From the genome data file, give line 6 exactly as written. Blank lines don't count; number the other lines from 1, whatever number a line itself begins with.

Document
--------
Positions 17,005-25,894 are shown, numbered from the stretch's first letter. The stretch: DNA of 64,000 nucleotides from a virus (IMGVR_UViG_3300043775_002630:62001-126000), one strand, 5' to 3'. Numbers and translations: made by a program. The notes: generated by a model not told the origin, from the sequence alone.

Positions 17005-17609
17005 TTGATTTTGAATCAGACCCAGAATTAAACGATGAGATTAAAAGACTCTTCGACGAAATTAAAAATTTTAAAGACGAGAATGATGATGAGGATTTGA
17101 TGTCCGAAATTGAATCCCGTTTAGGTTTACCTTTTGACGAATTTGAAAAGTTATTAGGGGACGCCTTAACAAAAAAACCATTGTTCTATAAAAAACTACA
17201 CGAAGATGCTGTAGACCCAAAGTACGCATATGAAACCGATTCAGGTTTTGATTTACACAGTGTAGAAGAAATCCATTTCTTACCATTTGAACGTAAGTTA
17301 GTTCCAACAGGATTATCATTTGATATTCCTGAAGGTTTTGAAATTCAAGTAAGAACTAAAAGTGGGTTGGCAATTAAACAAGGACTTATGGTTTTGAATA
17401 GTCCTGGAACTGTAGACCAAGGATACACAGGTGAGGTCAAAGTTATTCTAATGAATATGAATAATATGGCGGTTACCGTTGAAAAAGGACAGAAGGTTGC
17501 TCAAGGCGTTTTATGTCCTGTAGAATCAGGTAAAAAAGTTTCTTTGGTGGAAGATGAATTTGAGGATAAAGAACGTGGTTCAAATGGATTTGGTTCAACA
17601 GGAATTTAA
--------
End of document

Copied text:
17301 GTTCCAACAGGATTATCATTTGATATTCCTGAAGGTTTTGAAATTCAAGTAAGAACTAAAAGTGGGTTGGCAATTAAACAAGGACTTATGGTTTTGAATA